In New York State, an eviction of a tenant is lawful only if an owner has brought a court proceeding and obtained a judgment of possession from the court. A sheriff, marshal or constable can carry out a court ordered eviction. An owner may not evict a tenant by use of force or unlawful means. Tenants who are at risk of eviction may protect their interests by contacting an attorney in private practice or with a legal aid or legal services.


For a detailed explanation of eviction, eviction based on owner occupancy, and more, see the Fact Sheet section. For an application to refuse to renew a lease and, or proceed to eviction, or the form to alter or demolish occupied rent controlled housing accommodations, see the Forms section. For information about the procedures for refusing to renew a lease on the grounds of demolition, see the Operational Bulletin section.


COVID-19 Emergency Eviction and Foreclosure Prevention Act of 2020

On September 2, 2021, Governor Hochul signed a New Moratorium on Covid-related Residential and Commercial Evictions into Law.  The moratorium is in effect until January 15, 2022.  Under the new law, all protections of the Tenant Safe Harbor Act for residential tenants who are suffering financial hardship as a result of the pandemic will remain in place, along with new protections on commercial evictions. 

Frequently Asked Questions

1) Must the owner apply to DHCR to evict a rent regulated tenant before proceeding to court?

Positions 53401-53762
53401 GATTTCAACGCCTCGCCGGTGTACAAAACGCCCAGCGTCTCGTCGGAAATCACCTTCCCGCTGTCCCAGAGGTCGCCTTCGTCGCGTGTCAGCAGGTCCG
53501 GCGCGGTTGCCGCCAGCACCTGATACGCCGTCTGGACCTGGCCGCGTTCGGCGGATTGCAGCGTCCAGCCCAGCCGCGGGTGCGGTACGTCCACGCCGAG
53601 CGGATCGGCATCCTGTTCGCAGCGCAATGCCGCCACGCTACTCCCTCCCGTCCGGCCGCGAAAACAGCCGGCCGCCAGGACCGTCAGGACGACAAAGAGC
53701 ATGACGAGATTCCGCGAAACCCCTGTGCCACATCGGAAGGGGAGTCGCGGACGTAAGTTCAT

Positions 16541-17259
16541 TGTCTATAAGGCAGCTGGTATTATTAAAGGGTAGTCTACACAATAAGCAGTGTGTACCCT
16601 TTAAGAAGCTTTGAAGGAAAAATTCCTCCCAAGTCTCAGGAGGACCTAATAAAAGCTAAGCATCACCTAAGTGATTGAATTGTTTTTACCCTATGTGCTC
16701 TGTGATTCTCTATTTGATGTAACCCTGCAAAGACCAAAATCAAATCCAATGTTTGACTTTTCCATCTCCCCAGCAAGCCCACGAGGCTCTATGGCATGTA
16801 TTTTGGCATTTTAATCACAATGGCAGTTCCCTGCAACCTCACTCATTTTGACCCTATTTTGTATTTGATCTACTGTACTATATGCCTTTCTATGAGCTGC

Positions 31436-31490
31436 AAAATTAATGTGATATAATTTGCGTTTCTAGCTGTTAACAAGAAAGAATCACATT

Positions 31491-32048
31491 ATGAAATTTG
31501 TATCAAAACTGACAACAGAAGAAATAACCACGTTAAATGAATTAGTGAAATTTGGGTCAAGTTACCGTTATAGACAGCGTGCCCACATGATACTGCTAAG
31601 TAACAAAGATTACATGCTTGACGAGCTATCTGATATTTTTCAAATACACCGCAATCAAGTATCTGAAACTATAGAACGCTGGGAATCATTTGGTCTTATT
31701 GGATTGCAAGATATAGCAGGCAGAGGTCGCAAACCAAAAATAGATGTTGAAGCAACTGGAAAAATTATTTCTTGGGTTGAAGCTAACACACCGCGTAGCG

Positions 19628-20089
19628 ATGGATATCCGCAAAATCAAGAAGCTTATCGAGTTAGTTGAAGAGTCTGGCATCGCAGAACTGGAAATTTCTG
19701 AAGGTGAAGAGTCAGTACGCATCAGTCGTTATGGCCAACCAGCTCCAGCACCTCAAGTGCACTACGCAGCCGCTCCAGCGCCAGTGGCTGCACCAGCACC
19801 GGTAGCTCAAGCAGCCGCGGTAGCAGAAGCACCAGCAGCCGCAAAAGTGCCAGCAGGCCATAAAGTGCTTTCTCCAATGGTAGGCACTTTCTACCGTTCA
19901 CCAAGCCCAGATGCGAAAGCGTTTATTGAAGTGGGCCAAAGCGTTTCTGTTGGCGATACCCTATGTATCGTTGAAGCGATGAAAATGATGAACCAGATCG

Where a tenant fails to pay rent, is causing a nuisance, is damaging the apartment or building, or committing other wrongful acts, the owner may proceed directly to court after the service of the proper notices. Some special grounds, such as the owner seeking to demolish the building, do require that the owner first receive approval from DHCR. To obtain DHCR approval the owner should file form RA-54, Owner's Application for Order Granting Approval to Refuse Renewal of Lease and/or to Proceed for Eviction. For more information, see Fact Sheet #32.


2) May an owner evict a tenant from a rent regulated apartment for owner occupancy?

For rent stabilized apartments and rent controlled apartments both inside and outside of New York City, only one of the individual owners of a building can take possession of only one dwelling unit for personal or immediate family use and occupancy, even if the building has joint or multiple ownership. An owner must establish an immediate and compelling need for the apartment for use as his or her primary residence or as a primary residence for his or her immediate family. For more information, see Fact Sheet #10.


Fact Sheets


    Fact Sheet #11: Demolition

    This Fact Sheet contains information on the requirements that owners must meet in order to evict a rent controlled or rent stabilized tenant on the grounds of demolition.




    Fact Sheet #32: Eviction

    This Fact Sheet contains information on the grounds for eviction, as well as resources for assistance with questions about court-related matters or free legal assistance.




Operational Bulletins